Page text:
So it just made sense to Schell that Bush was game for yet another career change—one that came with an even bigger pay cut—and do it well. Schell noted that Bush graduated as the valedictorian of his EMT class last year.
“I’m not surprised that he was able to do it,” Schell said. “I was just surprised he wanted to take on a career that was 180 degrees in the other direction.”
“But he’s such a giving person, this was natural for him,” Schell added. “And he didn’t do this for any monetary remuneration. That was never his goal. It was simply to help others.”
Bush had been a valued Eastern District judge where he helped his colleagues stay afloat in sea of civil and criminal filings that often tops over 1,000 weighted cases per judge—twice the national average.
Schell often referred Bush difficult civil cases by consent of the parties. For example, one of those cases was Morgan v. Swanson, also known as the “Candy Cane case” in which a third-grader sued the Plano Independent School District because he was prevented from distributing a candy cane pen in class with a religious message. That religious freedom case was litigated thoroughly for 10 years before the U.S. Court of Appeals for the Fifth Circuit ruled the school was immune from suit in 2011 en banc decision.
“The docket was heavy, especially in the later years. Judge Bush had a very heavy criminal load and he also handled a lot of civil cases,” Schell said. “There was just almost no way you could overload him because he’s just so capable.”
Schell even sent Bush to Korea to handle a prisoner transfer—one of the jobs U.S. Magistrates occasionally handle—because Bush can speak fluent Korean. He picked up that skill in the U.S. Army where he had served as a captain assigned to a psychological unit in Southeast Asia.
After making trips to Haiti with his son, Bush found plenty of need for his new skills at home in Texas. He now works two days a week at the QuestCare Watermark Community Partnership, a nonprofit urgent care clinic started by the Watermark Church and Questcare, a group of doctors including his son. At the clinic, he draws blood, gives immunizations and helps perform triage care for incoming patients.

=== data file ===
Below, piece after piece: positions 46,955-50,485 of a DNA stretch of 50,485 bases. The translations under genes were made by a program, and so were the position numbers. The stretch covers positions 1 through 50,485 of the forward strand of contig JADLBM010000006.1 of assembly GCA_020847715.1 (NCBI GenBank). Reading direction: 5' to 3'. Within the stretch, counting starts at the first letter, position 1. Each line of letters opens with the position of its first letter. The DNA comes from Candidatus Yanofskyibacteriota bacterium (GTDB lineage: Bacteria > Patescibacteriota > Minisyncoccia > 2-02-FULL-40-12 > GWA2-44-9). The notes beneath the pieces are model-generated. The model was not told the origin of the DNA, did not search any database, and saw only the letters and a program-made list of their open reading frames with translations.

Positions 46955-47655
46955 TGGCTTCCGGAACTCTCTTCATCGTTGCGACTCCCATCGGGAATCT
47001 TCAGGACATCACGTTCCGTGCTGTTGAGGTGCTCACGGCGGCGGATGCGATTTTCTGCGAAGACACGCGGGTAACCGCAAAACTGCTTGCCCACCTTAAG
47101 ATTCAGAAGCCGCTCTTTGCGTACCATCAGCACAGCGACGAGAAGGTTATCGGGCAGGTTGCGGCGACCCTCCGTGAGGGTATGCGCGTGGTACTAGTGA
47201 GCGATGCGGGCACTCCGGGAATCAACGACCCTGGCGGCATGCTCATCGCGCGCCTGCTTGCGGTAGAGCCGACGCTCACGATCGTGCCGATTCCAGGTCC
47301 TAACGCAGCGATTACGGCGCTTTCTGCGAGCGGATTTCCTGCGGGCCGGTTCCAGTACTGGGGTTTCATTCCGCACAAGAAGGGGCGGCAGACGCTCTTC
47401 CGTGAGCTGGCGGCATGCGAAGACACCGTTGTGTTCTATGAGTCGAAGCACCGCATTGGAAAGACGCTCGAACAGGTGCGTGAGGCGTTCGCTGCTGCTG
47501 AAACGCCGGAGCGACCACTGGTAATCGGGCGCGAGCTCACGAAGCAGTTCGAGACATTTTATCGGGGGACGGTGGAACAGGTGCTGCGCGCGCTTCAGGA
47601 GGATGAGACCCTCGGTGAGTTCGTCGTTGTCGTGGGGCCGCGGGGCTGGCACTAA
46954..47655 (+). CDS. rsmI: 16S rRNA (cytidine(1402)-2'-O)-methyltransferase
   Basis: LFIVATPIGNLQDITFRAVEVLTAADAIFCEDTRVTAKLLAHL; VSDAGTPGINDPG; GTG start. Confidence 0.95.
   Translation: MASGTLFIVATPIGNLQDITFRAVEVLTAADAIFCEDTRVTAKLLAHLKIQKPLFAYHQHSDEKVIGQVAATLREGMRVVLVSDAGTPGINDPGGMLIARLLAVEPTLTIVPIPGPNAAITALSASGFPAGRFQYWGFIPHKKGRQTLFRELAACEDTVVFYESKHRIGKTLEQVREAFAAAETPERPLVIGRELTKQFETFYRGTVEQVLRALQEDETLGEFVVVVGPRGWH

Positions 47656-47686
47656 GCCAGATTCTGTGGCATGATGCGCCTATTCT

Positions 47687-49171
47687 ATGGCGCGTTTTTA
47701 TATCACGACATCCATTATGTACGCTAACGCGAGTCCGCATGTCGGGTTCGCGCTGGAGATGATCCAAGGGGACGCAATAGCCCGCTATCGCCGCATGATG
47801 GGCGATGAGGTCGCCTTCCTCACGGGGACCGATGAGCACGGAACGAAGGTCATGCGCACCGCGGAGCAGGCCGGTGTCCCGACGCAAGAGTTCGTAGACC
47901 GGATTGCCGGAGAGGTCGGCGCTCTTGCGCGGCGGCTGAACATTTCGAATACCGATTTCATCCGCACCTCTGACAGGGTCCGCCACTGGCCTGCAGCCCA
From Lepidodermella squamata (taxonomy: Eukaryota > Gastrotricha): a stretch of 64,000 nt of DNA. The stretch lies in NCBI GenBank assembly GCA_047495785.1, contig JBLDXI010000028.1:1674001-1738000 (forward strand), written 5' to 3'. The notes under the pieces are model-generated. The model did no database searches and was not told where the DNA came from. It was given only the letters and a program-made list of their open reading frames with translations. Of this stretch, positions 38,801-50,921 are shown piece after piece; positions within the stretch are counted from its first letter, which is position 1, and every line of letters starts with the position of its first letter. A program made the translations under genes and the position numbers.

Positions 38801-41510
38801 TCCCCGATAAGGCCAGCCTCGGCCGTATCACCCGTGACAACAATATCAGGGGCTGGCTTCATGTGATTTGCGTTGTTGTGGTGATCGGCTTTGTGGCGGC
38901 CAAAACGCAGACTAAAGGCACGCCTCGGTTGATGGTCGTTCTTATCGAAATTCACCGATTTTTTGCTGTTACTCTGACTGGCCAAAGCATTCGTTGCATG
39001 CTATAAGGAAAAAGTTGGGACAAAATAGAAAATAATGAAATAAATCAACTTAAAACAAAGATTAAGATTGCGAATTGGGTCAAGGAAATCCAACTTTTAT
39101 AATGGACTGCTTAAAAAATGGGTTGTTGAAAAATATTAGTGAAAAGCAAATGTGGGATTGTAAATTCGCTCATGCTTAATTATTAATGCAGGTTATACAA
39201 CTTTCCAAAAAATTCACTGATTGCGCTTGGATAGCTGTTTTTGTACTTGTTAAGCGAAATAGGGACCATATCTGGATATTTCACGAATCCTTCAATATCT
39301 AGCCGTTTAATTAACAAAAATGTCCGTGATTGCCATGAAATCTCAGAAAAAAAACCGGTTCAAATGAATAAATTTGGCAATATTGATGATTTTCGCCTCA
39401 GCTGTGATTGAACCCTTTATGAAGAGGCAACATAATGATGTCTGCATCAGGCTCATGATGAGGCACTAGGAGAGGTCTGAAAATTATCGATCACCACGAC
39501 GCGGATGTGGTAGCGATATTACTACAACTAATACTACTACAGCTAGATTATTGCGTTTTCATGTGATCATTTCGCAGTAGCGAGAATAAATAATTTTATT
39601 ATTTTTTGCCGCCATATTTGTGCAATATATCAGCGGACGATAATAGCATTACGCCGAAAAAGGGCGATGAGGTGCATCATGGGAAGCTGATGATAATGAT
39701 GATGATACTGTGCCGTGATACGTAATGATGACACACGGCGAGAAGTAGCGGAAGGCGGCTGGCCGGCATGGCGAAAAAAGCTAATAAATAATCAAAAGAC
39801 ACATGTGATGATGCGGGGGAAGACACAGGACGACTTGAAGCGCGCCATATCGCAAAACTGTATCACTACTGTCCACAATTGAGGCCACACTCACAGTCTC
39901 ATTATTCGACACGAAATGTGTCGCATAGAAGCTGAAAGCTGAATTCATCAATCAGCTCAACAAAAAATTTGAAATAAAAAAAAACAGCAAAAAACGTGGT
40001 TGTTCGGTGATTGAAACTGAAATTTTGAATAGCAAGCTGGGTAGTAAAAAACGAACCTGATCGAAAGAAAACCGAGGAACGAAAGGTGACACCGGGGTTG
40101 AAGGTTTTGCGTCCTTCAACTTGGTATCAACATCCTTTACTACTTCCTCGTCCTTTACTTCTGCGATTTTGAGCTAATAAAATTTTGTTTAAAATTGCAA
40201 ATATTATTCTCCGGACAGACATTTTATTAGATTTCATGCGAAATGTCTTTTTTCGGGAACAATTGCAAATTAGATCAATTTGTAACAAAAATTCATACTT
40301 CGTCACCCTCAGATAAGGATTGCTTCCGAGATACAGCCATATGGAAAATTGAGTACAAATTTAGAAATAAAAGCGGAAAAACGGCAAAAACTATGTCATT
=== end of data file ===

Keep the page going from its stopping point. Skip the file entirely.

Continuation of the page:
“It’s a free clinic. They do not take insurance,” Bush said of his clinic work “It’s open to all, irrespective of race creed or color.”
And to keep his medical skills sharp, Bush also works one day a week for Texas Star Ambulance, a private company where he transports patients from nursing homes to hospitals helps handle 911 back up calls for North Texas cities.
“Occasionally, I’ll get a Korean patient and it’s a general surprise to the patient and the doctor and the nurse that I speak Korean,” Bush said of his language skill. “But it’s not that proficient anymore, believe me.”
As a devout Baptist, Bush said serving people in his retirement as a paramedic is his way of serving God.
“I did it as a ministry,” Bush said. “That’s what I really wanted to do for people. And the programs that I’m involved with are really great ministry.”
Mike Craddock, Bush’s former law partner who watched as his friend gave up a good paying practice to become a judge, and then give up a good judicial career to ride in an ambulance, said the unusual moves are fitting for the man he’s watched give back to his neighbors and his community since hiring him “right off the street” in 1989 and making him a name partner in the firm.
“To him it was something he could do to make a difference. He had done everything that he could with his law practice,” Craddock said. “And I think that’s why he’s continuing on this path. It doesn’t surprise me in the least bit. If he was younger he’d probably get a medical degree.”
However, Bush corrects Craddock on his potential for eventually becoming a doctor.
“It was a challenge,” Bush said of his late career change as a paramedic. “But my wife has told me ‘This is it, no more school.’ So this is it.”
Still, Bush highly recommends the move of becoming an EMT to his fellow member of the bar, no matter their age.
“The more lawyers we can make paramedics,” Bush said. “The better the world will be.”